Understanding The Differences In Light Bulbs

The next time you need to change a light bulb, consider the different types regarding safety, expense, and functionality.

When it is time to change a light bulb, we rarely stop to think about the different types of bulbs there are available. The most thought any of us put into changing a light bulb are the various jokes told about the job! When we walk through a home improvement or hardware store and come to the section with light bulbs and fixtures, the experience is bright and overwhelming. Most of us simply look for the cheapest, general 60 watt bulbs that fit into most lamps and light fixtures, and then we go on our way. But the basic light bulb is not the only one out there any more. It has many family members that do a similar job but give, often, a completely different result.

Incandescent light bulbs are the types most of us are used to using. They come in a wide variety of shapes, sizes, and colors, and will offer a wattage size from 15 to over 150. These bulbs are used in regular lamps, chandeliers, as flood lights, and in night lights and decorative Christmas lights. They are the most common and widely available, and they produce a soft, soothing light in all directions. Incandescent bulbs are the least expensive light bulbs on the market. They are easy to change and cool almost as soon as they are turned off.

Halogen light bulbs are brighter and are thought to more closely imitate the light from the sun. Many of today's more modern lamps require halogen bulbs which are smaller and have a longer life than their incandescent counterparts. Halogens burn hotter than incandescent bulbs and must be allowed to cool before changing. Always take proper care when changing a Halogen bulb: after the bulb cools, use a soft cloth to remove the old bulb and handle the new bulb, as oils from the skin can damage the bulb.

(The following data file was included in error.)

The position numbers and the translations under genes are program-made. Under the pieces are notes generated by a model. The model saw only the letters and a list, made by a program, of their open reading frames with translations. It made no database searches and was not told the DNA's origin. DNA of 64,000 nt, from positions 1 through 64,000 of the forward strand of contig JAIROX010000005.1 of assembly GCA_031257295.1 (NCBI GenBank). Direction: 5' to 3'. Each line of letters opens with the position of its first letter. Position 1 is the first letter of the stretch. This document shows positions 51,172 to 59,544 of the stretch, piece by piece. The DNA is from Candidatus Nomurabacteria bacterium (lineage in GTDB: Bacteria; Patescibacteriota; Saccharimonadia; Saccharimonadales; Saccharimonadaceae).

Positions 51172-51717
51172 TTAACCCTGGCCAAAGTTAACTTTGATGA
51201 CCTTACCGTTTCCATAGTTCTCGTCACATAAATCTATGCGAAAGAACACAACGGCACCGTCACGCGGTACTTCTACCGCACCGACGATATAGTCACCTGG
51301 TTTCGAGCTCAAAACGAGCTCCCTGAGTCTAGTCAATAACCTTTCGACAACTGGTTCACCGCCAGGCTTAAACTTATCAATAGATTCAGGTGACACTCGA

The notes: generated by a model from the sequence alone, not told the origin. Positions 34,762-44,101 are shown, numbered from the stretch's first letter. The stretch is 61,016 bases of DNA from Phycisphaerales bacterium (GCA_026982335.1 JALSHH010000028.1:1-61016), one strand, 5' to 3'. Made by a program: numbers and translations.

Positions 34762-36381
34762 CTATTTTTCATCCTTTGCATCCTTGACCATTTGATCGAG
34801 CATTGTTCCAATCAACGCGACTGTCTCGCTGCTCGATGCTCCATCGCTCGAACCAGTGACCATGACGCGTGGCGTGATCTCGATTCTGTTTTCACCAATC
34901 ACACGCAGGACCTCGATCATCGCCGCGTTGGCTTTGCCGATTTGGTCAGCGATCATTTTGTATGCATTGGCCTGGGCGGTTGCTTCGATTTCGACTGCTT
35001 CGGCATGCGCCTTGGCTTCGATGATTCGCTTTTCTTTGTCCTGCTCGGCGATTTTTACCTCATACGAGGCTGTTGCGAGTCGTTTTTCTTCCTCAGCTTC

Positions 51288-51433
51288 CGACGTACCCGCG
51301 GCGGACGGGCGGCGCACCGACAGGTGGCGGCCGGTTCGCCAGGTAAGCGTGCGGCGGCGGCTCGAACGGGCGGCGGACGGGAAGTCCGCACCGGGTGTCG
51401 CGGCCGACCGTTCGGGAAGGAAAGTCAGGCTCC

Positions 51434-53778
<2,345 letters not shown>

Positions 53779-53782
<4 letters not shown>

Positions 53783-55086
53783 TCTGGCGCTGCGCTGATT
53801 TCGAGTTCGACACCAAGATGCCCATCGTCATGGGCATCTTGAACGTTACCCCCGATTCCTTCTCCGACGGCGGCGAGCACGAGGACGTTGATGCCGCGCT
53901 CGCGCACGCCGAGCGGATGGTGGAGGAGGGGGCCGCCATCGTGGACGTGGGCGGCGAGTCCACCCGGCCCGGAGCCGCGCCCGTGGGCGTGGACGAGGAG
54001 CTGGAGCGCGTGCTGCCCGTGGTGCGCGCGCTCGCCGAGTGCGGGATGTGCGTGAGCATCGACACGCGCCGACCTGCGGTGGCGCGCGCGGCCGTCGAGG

We all are familiar with fluorescent lighting, as these are the lights every child sees on the ceiling in his school room. In addition to the long narrow bulbs meant only for ceiling lights, fluorescent bulbs now are available in a wide variety of shapes and sizes. They are much more energy efficient than either incandescent bulbs or halogen bulbs, using up to 40% less electricity, and lasting 15-20 times longer. Many homeowners are now using smaller, easy-to-use fluorescent light bulbs in standard lamp sockets, in place of incandescent bulbs. Experts have worked on fluorescent bulbs to make their light softer and warmer than the icy blue of the school room.

Light emitting diodes, also known as LEDs are the latest invention in lighting. Used in digital clocks, on appliances, televisions, and traffic signals, LEDs are simply very tiny light bulbs that fit into an electrical circuit. Unlike their incandescent relatives, they do not get very warm and they do not have a filament that will burn out. They rely on the electrical charges of electrons for illumination.

The next time you need to change a light bulb, consider the different types regarding safety, expense, and functionality.

© High Speed Ventures 2011